Well, it’s time for those famous two words that every college student craves to hear: spring break. One of my professors optimistically wished us a week of ‘sunning and funning’. She has a sense of humor. I say that since most of us will be spending said week in cold, rainy New York. I’m heading back to the hometown for some quality time with family, high school friends and my favorite local Greek restaurant. And I will get to snuggle my sheltie and celebrate her second birthday with her. All of these things are good things. Great things, even.
But. (And you knew a ‘but’ was coming.) In my heart of hearts I am not excited about it. In fact, I seem to be heading towards something closer to depression than elation. This sinking feeling has slowly, quietly crept its way in and I can’t deny it any longer. This is only a taste of things to come..of a future that I’ve realized I really, really don’t want.
After I graduate this May, I will be moving back home. Temporarily, at least. I made this decision a long time ago and, for a while, actually looked forward to that decision. I did not warm up to the city I currently reside in for school right away. I missed home, missed my mom who was ill at the time and missed the kisses from my dog. I chose to move back home post-graduation because, frankly, my mom is aging. She’s 68 and lives alone. Without getting into too many details, her physical and mental health have not been well over the past number of years. I first stepped into caregiver shoes at 19 and it really does come down to me. I am her proxy, her advocate, the one responsible over all others for her. I can’t stray too far. And, for a while, I was okay with that.
But it’s been almost two years since I moved out here for graduate school and suddenly two years doesn’t seem long enough. I’m not ready to leave. This is the first place I’ve lived in my young adult life that I’ve felt so free and able to be me. I have had many fulfilling experiences since being here that have contributed beautifully to my growing sense of identity. I started mentoring a few international students from Korea which has been incredible. They are such sweet people and we have learned so much from each other. I also started meeting up with other Korean adoptees around my age in the area. To find company where you can candidly talk about homeland tours, birth family searches and awkward racial experiences is a gift. A complete gift. Here, there are Korean restaurants, markets, churches..even a noraebang house (which I have not yet embarrassed myself at, but maybe soon). Here is a place I’ve found myself belonging and content in. It’s so much more than I ever had before.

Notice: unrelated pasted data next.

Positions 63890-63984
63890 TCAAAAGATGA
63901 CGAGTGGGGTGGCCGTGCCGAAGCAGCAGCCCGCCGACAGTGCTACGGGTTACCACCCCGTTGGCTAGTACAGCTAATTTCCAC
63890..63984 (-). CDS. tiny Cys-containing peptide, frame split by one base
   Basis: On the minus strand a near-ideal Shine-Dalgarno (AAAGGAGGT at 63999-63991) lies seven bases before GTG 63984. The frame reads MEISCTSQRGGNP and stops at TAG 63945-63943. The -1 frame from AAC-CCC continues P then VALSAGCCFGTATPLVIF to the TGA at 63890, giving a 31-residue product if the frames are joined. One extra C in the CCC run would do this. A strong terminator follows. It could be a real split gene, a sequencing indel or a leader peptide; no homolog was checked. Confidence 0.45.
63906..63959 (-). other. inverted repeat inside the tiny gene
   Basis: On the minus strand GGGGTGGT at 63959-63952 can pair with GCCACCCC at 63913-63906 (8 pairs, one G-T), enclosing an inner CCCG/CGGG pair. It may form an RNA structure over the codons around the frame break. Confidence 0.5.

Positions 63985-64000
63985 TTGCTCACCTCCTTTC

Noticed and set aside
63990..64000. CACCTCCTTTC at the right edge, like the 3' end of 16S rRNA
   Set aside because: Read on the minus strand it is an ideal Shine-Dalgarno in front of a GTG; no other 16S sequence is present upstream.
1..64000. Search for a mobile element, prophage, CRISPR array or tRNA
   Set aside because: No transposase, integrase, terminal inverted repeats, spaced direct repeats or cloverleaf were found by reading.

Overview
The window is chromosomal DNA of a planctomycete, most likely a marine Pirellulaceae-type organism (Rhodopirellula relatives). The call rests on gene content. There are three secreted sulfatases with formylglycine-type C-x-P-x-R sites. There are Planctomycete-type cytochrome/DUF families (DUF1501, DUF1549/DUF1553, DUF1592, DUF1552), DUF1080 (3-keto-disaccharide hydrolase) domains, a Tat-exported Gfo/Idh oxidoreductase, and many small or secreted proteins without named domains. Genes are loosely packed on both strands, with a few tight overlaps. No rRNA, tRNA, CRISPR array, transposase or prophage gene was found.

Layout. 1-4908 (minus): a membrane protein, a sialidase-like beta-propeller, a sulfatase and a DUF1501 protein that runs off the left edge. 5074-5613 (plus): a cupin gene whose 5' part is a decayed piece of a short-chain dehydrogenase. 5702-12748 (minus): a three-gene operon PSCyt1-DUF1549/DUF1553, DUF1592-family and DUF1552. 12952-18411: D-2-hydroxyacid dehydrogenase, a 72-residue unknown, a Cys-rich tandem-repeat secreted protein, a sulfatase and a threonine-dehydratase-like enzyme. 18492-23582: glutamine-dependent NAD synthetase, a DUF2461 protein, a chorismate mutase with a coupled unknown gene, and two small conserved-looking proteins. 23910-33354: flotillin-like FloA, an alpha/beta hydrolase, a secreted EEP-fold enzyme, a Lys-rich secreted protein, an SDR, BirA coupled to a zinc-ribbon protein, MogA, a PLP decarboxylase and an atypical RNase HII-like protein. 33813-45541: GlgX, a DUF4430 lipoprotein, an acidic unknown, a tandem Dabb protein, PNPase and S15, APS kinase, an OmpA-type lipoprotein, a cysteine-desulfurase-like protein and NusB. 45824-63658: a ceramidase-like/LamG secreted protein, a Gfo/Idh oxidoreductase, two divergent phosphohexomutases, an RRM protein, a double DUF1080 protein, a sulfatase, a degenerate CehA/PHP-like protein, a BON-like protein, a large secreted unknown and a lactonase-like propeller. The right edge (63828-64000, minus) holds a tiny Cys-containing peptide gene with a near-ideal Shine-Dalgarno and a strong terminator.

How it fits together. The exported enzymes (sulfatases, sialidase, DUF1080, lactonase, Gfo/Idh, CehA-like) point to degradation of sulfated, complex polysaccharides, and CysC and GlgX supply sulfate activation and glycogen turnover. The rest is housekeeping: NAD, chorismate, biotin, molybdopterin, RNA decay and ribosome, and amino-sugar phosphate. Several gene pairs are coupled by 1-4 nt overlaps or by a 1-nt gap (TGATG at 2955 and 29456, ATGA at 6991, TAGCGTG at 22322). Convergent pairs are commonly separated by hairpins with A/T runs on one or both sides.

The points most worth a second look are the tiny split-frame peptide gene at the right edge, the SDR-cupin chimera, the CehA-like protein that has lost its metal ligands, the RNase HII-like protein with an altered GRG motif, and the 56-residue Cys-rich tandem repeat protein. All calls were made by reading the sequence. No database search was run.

In comparison, my hometown is much smaller and much less diverse. There is no opportunity for me to embrace my KAD identity there. There is nothing Korean there! And maybe I didn’t notice so much as a child, but today I resent it a little. It makes me feel hurt and sad that my heritage does not exist there, that I had to grow up in a neighborhood which I singlehandedly diversified. My mom doesn’t even know any Asians other than me and a handful of KADs from our adoption group. I need to live someplace where I can actually feel culturally relevant and validated. I love my mom more than I’ve ever loved any other human being on this earth. It's been just the two of us against the world for as long as I can remember. Why isn’t that love enough to make me want to stay? I talk of moving back as if I have no other choice which is not entirely true. We always have choices. It's just that being in the throes of a 'life sucks' moment makes them a little hard to see. Sometimes being a transracial adoptee feels like trying to walk in two different directons at once.